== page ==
And investors — high on that monetary dopamine — are doubling-down on the hope that central bankers will continue to succeed in pushing asset prices higher.

In a way, they’re handing out free money by engineering gains for everyone holding stocks. And it’s possible that this insanity continues for a few more years.

But if you examine the relevant metrics, valuations are already severely stretched…

For example, there’s the total market capitalization of US stocks divided by the US Gross Domestic Product (GDP), to name but one such indicator. 

(Market capitalization — or market cap, for short — is a company’s net worth. So, total US market capitalization is the combined value of American publicly traded companies. And GDP is an aggregate measure of consumer, investment and government spending, plus net exports (exports less imports) — or the country’s total economic output.)

Total Market Capitalization to GDP is known as the “Buffett Indicator” — because of billionaire investor Warren Buffett’s affinity for this ratio. When the ratio is lower (like in the early 1990s and after the sharp decrease during the 2008 Global Financial Crisis), it indicates that stocks are in value territory. And when the ratio is high, like today, it reveals that stocks are overvalued.

The Buffet Indicator’s “Fairly Valued” range is between -20% and 20%. That is, when the aggregate value of stocks is one standard deviation above or below America’s GDP. 

But we’re nowhere near the Fairly Valued range today.

As the chart below indicates, the Total Market Cap to GDP is over 220%. That’s over 80% higher than the long-term trend line — and even higher than the Dotcom bubble’s ratio in the early 2000s.

And it’s not just the Total Market Capitalization to GDP that reveals an overvalued stock market.

Let’s review the price to earnings ratio (P/E) of the S&P 500 — the 500 largest US stocks by market capitalization. (The price to earnings ratio reveals how much investors are willing to pay (i.e. the “multiple”) for every dollar of company earnings.)

By this metric, over the past 70 years, the stock market has only been more overvalued once: during the Dotcom bubble.

Such high valuations — both for the Total Market Capitalization to GDP Ratio and the S&P 500 P/E Ratio — reveal the abandonment of sound, traditional investing principles. 

Again, we don’t know or pretend to know how much longer this can go on. Months? Maybe. Years? Possible. 

What we do know is this: Bubbles end… and they end especially badly for investors who entered markets near the top. And when they do, it can potentially take decades to recover losses.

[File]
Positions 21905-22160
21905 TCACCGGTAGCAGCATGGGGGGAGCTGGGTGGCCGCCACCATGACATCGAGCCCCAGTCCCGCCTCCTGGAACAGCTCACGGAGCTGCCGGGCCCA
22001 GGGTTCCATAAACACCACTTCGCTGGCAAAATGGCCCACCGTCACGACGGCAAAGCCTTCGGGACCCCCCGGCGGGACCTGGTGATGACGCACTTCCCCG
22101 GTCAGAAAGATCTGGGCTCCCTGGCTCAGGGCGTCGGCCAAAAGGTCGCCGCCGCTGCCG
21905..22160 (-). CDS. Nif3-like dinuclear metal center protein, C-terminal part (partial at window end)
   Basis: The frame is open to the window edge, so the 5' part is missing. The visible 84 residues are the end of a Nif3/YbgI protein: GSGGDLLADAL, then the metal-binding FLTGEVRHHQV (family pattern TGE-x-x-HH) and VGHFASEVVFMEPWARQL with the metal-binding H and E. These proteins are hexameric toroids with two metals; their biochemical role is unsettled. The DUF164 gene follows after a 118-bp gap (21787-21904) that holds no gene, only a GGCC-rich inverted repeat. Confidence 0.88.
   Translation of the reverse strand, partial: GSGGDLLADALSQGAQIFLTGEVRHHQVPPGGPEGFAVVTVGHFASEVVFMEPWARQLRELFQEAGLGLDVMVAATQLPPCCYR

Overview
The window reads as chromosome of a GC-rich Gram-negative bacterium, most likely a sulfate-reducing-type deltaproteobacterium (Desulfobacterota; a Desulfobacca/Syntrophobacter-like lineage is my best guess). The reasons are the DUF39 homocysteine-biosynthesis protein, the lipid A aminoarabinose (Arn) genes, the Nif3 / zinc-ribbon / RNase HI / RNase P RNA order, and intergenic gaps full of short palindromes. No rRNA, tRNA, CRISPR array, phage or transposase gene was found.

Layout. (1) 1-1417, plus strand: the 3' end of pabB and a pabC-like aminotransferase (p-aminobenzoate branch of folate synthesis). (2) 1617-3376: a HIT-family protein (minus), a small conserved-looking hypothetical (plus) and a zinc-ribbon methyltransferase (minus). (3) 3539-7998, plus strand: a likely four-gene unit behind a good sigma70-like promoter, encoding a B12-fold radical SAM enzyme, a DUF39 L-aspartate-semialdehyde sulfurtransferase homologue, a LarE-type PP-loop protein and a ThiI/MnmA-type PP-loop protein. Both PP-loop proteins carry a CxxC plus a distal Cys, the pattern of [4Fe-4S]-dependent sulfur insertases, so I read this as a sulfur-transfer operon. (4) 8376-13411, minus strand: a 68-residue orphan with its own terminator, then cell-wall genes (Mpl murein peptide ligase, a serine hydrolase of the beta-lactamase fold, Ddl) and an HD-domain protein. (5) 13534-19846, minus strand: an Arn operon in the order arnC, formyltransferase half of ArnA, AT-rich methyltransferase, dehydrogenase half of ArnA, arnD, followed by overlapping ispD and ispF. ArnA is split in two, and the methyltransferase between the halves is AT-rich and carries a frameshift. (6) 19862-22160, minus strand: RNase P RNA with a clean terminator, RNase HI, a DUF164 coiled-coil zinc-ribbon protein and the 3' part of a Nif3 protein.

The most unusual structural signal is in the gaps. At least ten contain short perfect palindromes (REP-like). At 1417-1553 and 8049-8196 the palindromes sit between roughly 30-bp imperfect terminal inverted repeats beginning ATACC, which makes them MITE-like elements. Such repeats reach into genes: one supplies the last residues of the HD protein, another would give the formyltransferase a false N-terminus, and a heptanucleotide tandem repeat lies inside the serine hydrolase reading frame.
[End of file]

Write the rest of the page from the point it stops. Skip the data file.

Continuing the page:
Japan’s stock market is a prime example…

In December 1989, Japanese investors were in a frenzy. The country’s Nikkei Index — comprising the top 225 Japanese companies by market cap — soared to an all-time high of 38,957. 

But then, fearing rising debt levels and coming inflation, Japan’s central bank hiked interest rates. Less than one year after the blow-off top, the market’s value was cut in half.

Over the past few decades, Japanese policymakers attempted to reinflate stock prices. But it wasn’t until mid-February 2021 that the Nikkei Index finally hit a milestone: back above 30,000. 

This is still 30% below the all-time high. 

The lesson: If you had invested in the Nikkei Index in 1989 at the market top, over 30 years later you would still hold a losing trade.

The US stock market is not immune to this same pattern.

We’re not investment professionals, so we’re not here to offer advice. And we’re also not market prognosticators. 

But we can point to the facts and urge you to think about the risks in this market. 

When sound investment practices have been thrown out the window, it’s the time to pause, reflect and potentially consider investing in other assets. (Your investment advisor can speak with you about your specific needs, diversification strategy, risk appetite and timelines.)

We’ve already cited some metrics that show that US stocks are in overvalued territory. 

But anecdotes are helpful, too. 

And for a recent example of stock market absurdity, let’s review what happened with GameStop in early 2021…

The GameStop short squeeze of 2021

If you followed the financial news in early 2021, you will likely have caught the story of the GameStop short squeeze.

But let’s start with the basics; with a little bit of a background on the companies, individuals and institutions that collided to create some proverbial market fireworks. 

GameStop Corporation (GME on the New York Stock Exchange) sells video games in DVD format. 

The business has over 5,500 stores around the world. And it generates almost all its sales from these locations. That business model worked really well… in 2005.

But today, most users download video games online directly from the publishers, or they stream games from Google, Amazon, Apple, or Steam. Going into a store and buying a DVD is a thing of the past, and GameStop’s sales have suffered as a result of this trend.